The Reds were coming off two straight 90-plus win seasons heading into 2014, and featured almost exactly the same roster that had vaulted them to consecutive playoff appearances for the first time since 1976 (if you consider losing the Wild Card Game a playoff appearance). However, Bryan Price’s first season as manager was filled with injuries and disappointment—leading to 76 wins and a distant fourth-place finish in the NL Central.
Fortunately for the Reds, returning talent in 2015 is the easy part. Keeping it collectively on the field and productive is going to be a different story. And while they’ve been involved in trade talks for an outfielder—usually dangling one of their soon-to-be-free-agent pitchers—any 2015 success in the Queen City will be heavily based on the names you know bouncing back to the levels you’re accustomed to. And that won’t be helped by their farm system either, which despite having some interesting players, isn’t set up for immediate contribution.
The jarring thing when reading this fantasy preview is how many strong contributors the Reds could have in 2015—both in the batter’s box and on the mound. They could potentially field elite contributors at seven different positions (catcher, first base, third base, left field, center field, starting pitcher and closer), but the risk factors are evident everywhere, and exist for a variety of reasons.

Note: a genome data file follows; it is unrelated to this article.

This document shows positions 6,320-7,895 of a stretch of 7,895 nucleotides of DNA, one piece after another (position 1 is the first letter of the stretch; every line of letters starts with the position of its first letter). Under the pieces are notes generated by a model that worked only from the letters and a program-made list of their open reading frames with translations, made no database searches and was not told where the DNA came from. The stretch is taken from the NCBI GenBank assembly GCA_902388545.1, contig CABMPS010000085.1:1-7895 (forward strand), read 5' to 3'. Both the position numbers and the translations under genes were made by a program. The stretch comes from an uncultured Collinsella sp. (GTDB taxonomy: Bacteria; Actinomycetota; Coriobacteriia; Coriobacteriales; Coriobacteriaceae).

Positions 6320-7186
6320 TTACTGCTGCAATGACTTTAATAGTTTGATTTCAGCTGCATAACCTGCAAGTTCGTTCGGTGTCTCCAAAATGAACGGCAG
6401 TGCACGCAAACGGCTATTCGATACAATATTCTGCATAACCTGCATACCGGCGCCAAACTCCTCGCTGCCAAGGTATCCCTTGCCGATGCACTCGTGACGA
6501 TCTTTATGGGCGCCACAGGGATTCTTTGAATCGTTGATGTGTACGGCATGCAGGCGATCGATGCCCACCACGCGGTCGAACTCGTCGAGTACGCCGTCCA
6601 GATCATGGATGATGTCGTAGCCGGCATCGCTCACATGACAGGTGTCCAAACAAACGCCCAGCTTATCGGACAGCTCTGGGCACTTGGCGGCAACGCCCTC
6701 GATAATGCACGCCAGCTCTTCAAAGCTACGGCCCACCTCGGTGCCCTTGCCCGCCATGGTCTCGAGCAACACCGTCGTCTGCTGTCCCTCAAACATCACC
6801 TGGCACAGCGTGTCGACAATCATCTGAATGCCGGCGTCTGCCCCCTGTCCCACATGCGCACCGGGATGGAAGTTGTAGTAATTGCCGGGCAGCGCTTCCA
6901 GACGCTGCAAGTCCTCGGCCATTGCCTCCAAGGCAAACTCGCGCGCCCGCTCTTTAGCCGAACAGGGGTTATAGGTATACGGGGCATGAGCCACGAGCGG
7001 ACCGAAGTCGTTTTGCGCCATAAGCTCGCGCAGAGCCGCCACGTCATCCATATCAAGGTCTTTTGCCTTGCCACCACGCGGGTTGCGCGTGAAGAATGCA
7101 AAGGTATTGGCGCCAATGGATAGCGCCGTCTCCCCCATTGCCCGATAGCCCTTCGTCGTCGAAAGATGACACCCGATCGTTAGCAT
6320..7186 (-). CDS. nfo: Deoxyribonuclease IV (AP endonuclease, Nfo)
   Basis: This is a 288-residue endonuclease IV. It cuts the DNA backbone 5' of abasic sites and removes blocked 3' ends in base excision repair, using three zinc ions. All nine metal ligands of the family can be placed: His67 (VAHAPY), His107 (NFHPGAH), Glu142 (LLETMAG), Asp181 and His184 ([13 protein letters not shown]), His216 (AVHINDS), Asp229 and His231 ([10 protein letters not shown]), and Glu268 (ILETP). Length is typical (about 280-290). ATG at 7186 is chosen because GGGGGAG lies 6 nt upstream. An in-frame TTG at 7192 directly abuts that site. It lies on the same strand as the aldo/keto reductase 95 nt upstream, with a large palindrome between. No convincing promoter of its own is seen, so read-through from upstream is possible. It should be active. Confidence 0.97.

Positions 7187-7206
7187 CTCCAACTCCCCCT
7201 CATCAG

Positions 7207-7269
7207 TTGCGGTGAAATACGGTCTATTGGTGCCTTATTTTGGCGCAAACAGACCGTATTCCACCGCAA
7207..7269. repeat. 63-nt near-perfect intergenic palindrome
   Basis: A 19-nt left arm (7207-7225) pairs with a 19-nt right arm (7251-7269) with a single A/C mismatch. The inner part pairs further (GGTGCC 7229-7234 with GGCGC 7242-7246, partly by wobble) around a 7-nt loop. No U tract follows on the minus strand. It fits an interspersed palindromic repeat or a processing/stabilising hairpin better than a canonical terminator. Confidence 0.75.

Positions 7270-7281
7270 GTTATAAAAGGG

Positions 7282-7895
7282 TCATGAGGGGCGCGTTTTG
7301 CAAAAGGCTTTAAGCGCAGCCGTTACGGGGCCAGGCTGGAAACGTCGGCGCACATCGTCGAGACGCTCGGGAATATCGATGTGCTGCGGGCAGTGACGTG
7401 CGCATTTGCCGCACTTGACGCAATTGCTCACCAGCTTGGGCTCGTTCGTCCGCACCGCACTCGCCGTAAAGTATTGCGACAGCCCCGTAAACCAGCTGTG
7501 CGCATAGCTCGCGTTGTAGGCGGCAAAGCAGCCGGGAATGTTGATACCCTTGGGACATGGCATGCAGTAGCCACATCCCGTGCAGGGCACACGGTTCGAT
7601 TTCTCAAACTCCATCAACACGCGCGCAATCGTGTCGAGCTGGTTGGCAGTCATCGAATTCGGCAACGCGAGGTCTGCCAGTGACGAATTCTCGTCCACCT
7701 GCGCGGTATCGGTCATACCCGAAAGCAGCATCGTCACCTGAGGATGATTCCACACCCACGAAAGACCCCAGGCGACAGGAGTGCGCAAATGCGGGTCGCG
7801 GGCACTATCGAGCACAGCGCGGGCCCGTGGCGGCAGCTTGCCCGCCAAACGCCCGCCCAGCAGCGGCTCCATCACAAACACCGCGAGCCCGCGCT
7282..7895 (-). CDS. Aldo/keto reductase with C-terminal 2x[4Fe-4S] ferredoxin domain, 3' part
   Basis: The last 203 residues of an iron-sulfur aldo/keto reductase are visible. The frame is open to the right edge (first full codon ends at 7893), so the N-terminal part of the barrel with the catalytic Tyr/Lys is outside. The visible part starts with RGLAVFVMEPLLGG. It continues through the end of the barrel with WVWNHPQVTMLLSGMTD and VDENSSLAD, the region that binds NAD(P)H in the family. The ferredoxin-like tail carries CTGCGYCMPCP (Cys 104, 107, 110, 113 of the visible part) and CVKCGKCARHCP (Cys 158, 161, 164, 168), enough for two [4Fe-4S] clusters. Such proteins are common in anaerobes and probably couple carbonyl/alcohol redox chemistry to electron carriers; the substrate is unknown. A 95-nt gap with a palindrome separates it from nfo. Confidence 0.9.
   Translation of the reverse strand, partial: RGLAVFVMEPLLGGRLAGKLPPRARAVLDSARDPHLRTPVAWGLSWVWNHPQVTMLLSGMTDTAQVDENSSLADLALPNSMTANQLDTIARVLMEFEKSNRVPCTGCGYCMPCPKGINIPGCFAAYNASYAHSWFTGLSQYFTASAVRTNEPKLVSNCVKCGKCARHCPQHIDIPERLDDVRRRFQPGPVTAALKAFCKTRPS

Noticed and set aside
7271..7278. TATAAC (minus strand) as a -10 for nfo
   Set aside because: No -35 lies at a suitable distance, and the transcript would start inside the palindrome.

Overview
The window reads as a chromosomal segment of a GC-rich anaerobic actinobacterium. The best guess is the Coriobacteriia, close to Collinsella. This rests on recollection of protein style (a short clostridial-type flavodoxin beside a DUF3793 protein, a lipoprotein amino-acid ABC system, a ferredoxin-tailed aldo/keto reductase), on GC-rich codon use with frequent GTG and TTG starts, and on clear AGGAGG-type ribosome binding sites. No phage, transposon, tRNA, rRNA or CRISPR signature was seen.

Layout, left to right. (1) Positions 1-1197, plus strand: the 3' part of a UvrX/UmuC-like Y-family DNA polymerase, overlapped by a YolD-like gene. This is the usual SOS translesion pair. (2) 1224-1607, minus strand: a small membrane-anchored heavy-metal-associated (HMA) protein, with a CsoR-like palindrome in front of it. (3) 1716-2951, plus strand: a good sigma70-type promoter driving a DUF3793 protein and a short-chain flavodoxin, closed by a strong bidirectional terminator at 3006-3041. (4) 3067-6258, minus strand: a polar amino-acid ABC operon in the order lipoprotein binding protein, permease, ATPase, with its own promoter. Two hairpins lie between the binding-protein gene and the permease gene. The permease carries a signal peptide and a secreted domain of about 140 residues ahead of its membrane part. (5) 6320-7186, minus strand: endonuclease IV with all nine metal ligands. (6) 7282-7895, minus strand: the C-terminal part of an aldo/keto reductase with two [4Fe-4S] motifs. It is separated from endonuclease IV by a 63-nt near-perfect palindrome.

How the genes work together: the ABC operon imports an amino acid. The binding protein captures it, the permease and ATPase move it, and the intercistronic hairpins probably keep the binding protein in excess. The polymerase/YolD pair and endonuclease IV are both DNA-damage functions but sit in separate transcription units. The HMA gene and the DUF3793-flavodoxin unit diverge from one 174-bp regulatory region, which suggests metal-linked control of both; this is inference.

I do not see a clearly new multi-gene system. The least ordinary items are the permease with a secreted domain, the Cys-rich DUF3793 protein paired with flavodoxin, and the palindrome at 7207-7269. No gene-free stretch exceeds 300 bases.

A note for our readers. While informative, since we are still months away from pitchers and catchers reporting to spring training, these previews are far from definitive or complete. Free agent signings, trades, and other offseason news will change the landscape for most if not all teams. For any moves that take place after a team preview is written, please look to our Transaction Analysis coverage for instant reactions, and then check back on the Team Previews for more detailed updates (including lineups, rotations, bullpens, etc.) as we get closer to Opening Day.
Another note for our readers. The characterizations below (for example, “stud”) are designed to be taken in context for each team. Not every team has a Mike Trout or Giancarlo Stanton, so the “stud” category represents the best player or players on each team, not necessarily in comparison to the league.
Joey Votto – 1B